If you really have problems, set up a plain vga X server first (resolution 640x480 pixels, 16 or 256 colours). You can fine-tune it later, after you get some understanding of how things work on your system, or perhaps with the help of some nicer setup tools available under X.
After setting up X, you can start it manually using:
The "&" makes your command run in the background so that your text terminal is not blocked. You could also use:
which will switch your system to runlevel 5, which means "the graphical user interface run level". To start X automatically (or not, your choice) on the system reboot, read the next few paragraphs.
To start your X-server automatically on the system start-up and display a graphical login prompt, you have to change (as root) just one character in the file /etc/inittab. This file specifies something like:
Change it to
This sets up the default runlevel to 5, which is X-Windows. The meaning of the different runlevels is explained in the same /etc/inittab file :
0 - halt (Do NOT set initdefault to this)
1 - Single user mode
2 - Multiuser, without NFS (The same as 3, if you do not have networking)
3 - Full multiuser mode
4 - unused
5 - X11
6 - reboot (Do NOT set initdefault to this)
You can change the runlevel from the command line. E.g., this command (has to be executed as root):
will reboot your computer, while the following command would switch your computer to a single-user mode:
To find out which runlevel I am currently at, I use the command runlevel.
To fine-tune the appearance of my X login screen, I can use (under X):
and select "System"-"Login Manager". I like a login screen with an analog clock, big font, the login name of the last user already typed in, and the focus pre-set on the password field in the dialog box.
In my home directory, I create (or edit if it exists) the file .xsession using my favourite pico editor:
[Pls note the dot at the beginning of the filename, files with names starting with dots are normally "invisible".]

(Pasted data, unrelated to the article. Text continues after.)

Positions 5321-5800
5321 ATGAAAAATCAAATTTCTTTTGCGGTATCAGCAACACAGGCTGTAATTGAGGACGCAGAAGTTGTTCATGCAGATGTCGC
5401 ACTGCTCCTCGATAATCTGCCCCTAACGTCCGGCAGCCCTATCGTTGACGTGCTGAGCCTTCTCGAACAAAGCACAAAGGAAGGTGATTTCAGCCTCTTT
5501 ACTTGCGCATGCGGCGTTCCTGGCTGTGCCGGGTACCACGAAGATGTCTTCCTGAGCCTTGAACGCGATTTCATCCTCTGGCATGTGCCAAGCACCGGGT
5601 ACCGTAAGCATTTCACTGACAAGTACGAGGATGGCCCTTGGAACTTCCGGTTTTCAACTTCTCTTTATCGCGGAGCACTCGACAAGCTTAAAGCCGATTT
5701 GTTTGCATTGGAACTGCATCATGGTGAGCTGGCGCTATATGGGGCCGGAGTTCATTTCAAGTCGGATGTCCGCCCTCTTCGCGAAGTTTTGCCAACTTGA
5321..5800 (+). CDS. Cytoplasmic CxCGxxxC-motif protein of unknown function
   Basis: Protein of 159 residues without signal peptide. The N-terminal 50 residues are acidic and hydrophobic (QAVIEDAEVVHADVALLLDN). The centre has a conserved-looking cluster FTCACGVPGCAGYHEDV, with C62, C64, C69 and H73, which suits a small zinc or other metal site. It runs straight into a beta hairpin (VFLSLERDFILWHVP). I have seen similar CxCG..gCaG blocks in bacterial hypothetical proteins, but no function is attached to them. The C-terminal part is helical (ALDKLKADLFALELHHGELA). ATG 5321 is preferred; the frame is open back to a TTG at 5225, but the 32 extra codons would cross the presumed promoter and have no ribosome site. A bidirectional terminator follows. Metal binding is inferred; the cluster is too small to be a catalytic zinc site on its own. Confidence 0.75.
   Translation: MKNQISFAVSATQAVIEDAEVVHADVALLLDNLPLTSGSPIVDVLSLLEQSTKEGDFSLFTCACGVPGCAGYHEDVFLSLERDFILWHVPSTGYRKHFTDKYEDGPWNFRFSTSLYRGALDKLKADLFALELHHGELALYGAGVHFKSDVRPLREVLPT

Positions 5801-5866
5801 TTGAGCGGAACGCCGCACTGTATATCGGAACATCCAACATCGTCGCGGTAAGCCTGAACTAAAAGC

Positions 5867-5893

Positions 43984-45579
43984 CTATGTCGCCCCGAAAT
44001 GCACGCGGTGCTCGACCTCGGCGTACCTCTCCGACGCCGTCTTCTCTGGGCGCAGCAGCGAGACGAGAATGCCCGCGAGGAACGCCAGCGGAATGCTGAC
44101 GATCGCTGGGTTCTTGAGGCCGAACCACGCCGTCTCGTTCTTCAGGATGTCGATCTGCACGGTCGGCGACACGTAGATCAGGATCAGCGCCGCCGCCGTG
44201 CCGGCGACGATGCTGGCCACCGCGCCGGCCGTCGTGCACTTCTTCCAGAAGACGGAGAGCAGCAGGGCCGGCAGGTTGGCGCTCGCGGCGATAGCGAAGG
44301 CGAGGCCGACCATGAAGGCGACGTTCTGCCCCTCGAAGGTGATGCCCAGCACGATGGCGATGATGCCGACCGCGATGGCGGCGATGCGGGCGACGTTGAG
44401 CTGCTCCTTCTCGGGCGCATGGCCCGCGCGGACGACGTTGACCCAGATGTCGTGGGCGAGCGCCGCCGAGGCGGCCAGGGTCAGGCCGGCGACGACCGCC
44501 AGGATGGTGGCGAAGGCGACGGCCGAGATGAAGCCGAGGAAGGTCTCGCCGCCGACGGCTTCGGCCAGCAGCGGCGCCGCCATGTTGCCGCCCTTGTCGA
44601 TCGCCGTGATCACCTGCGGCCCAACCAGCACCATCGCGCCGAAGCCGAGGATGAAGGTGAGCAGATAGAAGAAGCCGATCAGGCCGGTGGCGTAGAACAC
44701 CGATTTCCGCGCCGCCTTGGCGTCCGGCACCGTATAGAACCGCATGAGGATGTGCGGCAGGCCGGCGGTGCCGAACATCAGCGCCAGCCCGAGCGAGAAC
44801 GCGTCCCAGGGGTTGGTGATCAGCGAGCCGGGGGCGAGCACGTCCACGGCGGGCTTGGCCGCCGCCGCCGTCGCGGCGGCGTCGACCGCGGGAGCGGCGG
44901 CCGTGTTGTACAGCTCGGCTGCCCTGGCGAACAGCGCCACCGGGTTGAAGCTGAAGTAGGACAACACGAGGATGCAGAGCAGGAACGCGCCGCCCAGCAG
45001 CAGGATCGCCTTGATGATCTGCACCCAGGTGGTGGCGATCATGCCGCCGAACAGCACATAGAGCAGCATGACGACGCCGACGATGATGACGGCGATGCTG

On my RedHat 6.2 system, the file contains just one line:
KDE clearly works best for me, although it feels heavy on older hardware or under a load. Here is my list of windows managers available on the RedHat or Mandrake installation CD:
startkde (to run kde. on some systems, the command may be kde)
gnome-session (to run Gnome)
xfce (to run XFce, my favourite "lightweight" desktop)
afterstep (to run afterstep)
AnotherLevel (to run AnotherLevel)
fvwm2 (to run fvwm2)
fvwm (to run fvwm)
Of course, the alternative windows manager will run only if it is installed on your system. The above windows managers are available on RH/Mandrake CDs for you to decide if you want to install them. I use almost exclusively KDE, although the other managers may be smaller and faster. Gnome is a famous X-windows project which is said to be more advanced and is prettier than KDE, but it is still quite buggy, so perhaps not recommended unless you don't mind occasional trouble. RH6.x contains both major X-windows systems, Gnome and KDE.
Yes, you can. When you issue the first startx command on your system, it opens the first X-session on the default display 0. The second X-session must be opened on a different display. For example, this will open a second X-session on the display 1:
startx -- :1
You can have up to 6 concurrent X sessions. Use <Ctrl><Alt><F7> to switch to display 0, <Ctrl><Alt><F8> to second screen, etc. up to <Ctrl><Alt><F12> Try man startx if you need more info.
In a similar fashion, you can open another bare X-server session without a window manager. This will open one on display 2:
xinit -- :2
On this bare-bone X-display I can run a different windows manager (so as to have two different ones running at the same time) by typing in the X-terminal window one of these (see the previous answer for more details):
To enable several concurrent GUI logins on different local consoles under RedHat (RedHat uses program gdm for graphical logins), I had to edit the file: /etc/X11/gdm/gdm.conf . I have the following entry at the end of this file to enable 4 login terminals <Ctrl><Alt><F7> to <Ctrl><Alt><F10>:
Having four GUI lets me run KDE and GNOME at the same time on one computer with two GUI terminals spare, so my sister can login despite my having screensavers with password-protection.
To enable several concurrent GUI logins on different local consoles under Mandrake (Mandrake uses kdm for graphical logins), I had to modify two files: /etc/X11/xdm/Xservers to include something like:
:0 local /usr/X11R6/bin/X :0
:1 local /usr/X11R6/bin/X :1
:2 local /usr/X11R6/bin/X :2
and /etc/X11/xdm/xdm-config to copy all the settings for display 0 to display 1 and 2 so that it includes this:
This enables me to run gnome and kde at the same time on a single computer with the third GUI terminal spare.
Start X-server on the local machine, e.g.
From the x-terminal give the remote machine the permission to display on your local screen:
In the really secure environment of my house, I could even give all servers the permission to display on my screen using (don't do it when connnected to the Internet):